How to get Week Numbers right in Excel using ISOWEEKNUM

Excel has had the WEEKNUM function for as long as I can remember, but it is very confusing, and you tend to get it wrong more often than you get it right. This is what it looks like when you type the WEEKNUM function:

Who’s to know that it is actually the last option (21) that’s the right one for most users?

Thankfully, a few years ago, Microsoft finally launched the new ISOWEEKNUM function, which I’ll describe in a moment. But first, let’s look at the different ways to calculate week numbers.


Highlight Weekends in Excel with Conditional Formatting

EasyExcel_37_1_Highlight weekends with conditional formatting

The picture to the right shows a table with some sales figures for July. There’s nothing wrong with the table as it is, but I find it very hard to read and make sense of it. There are just a lot of numbers and dates, and you can’t even distinguish between weekdays and weekends. If we could highlight the weekends (or weekdays) it would be a lot easier to read these numbers. In this example I want to highlight the Saturdays and Sundays. Here’s how we’ll do it:


Hide Future Dates in Excel with Conditional Formatting

EasyExcel_35_1_Hide future dates in Excel

This is a very useful trick if you have a report showing dates and budget figures, and you want to make it more readable by making the future dates less visible.

Take a look at the report to the right. Assuming today’s date is 7/10, we want the dates from 7/1 through 7/10 to be easy to read, while the dates in the future should be hidden or greyed out. The trick is to not only dim the dates, but also the other columns on the same rows. This is an easy trick that you can apply on any report you get your hands on! Here’s how to do it:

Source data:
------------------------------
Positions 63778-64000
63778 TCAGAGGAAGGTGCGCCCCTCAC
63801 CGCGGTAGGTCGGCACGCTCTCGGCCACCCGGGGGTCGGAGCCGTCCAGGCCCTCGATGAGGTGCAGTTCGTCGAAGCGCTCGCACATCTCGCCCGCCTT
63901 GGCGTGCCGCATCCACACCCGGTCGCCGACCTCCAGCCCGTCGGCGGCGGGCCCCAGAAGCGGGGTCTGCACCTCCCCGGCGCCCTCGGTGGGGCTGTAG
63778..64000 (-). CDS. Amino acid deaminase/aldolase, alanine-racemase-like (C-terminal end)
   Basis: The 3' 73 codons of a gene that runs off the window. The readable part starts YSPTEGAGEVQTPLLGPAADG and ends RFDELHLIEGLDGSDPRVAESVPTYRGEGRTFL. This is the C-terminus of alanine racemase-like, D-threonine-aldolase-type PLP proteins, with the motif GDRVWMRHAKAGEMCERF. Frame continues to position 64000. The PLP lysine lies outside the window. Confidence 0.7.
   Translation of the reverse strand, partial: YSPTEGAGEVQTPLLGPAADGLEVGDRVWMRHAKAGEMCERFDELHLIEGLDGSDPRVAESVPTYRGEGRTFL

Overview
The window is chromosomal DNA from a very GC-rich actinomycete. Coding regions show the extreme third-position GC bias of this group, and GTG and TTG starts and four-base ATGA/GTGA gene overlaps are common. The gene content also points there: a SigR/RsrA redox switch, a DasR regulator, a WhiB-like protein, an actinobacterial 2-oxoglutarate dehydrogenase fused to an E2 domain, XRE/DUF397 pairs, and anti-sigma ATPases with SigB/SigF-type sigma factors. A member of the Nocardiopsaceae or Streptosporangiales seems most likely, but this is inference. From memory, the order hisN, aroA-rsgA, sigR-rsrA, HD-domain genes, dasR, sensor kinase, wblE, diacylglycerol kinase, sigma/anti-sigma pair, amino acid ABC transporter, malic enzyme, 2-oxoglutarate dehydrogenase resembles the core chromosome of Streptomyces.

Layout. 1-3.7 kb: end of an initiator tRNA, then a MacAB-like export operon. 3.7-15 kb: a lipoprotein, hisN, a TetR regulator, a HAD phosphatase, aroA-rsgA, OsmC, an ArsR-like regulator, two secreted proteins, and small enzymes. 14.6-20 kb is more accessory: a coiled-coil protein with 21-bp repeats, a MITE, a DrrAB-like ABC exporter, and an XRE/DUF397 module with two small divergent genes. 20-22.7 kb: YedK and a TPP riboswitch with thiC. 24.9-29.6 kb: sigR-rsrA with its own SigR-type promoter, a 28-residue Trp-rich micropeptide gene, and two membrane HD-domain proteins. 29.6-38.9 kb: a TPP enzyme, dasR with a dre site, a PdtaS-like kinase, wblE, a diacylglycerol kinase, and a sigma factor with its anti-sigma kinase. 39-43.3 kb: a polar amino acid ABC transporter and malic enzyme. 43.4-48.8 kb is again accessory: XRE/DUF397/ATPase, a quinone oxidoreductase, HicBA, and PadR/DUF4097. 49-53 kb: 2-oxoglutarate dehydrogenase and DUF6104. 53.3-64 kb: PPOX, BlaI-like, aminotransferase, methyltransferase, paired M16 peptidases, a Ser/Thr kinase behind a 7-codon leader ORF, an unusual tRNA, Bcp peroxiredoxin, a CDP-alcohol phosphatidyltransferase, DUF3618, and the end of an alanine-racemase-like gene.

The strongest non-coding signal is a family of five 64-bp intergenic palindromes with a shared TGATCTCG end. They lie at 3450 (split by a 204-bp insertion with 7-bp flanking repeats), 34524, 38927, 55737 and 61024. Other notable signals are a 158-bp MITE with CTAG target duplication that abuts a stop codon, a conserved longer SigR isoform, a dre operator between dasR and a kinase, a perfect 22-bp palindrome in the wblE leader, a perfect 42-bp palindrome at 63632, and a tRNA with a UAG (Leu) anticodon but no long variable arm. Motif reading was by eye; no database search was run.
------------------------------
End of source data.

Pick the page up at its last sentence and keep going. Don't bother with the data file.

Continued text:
How to Summarize Hours in Excel and Show the Right Result

EasyExcel_17_1_Summarize Hours in Excel

Sometimes Excel doesn’t seem to add up the hours correctly. In this table I have made a table of an employee’s working hours and used the SUM function to add them together. Look what happens:

The sum is 13:45 instead of the expected 37:45. That’s 24 hours less than we wanted!

Here’s why: The result is actually 1 day, 13 hours and 45 minutes, but when you use the SUM function, Excel assumes that you want to keep the same format as above, which only shows hours and minutes.

How to fix it: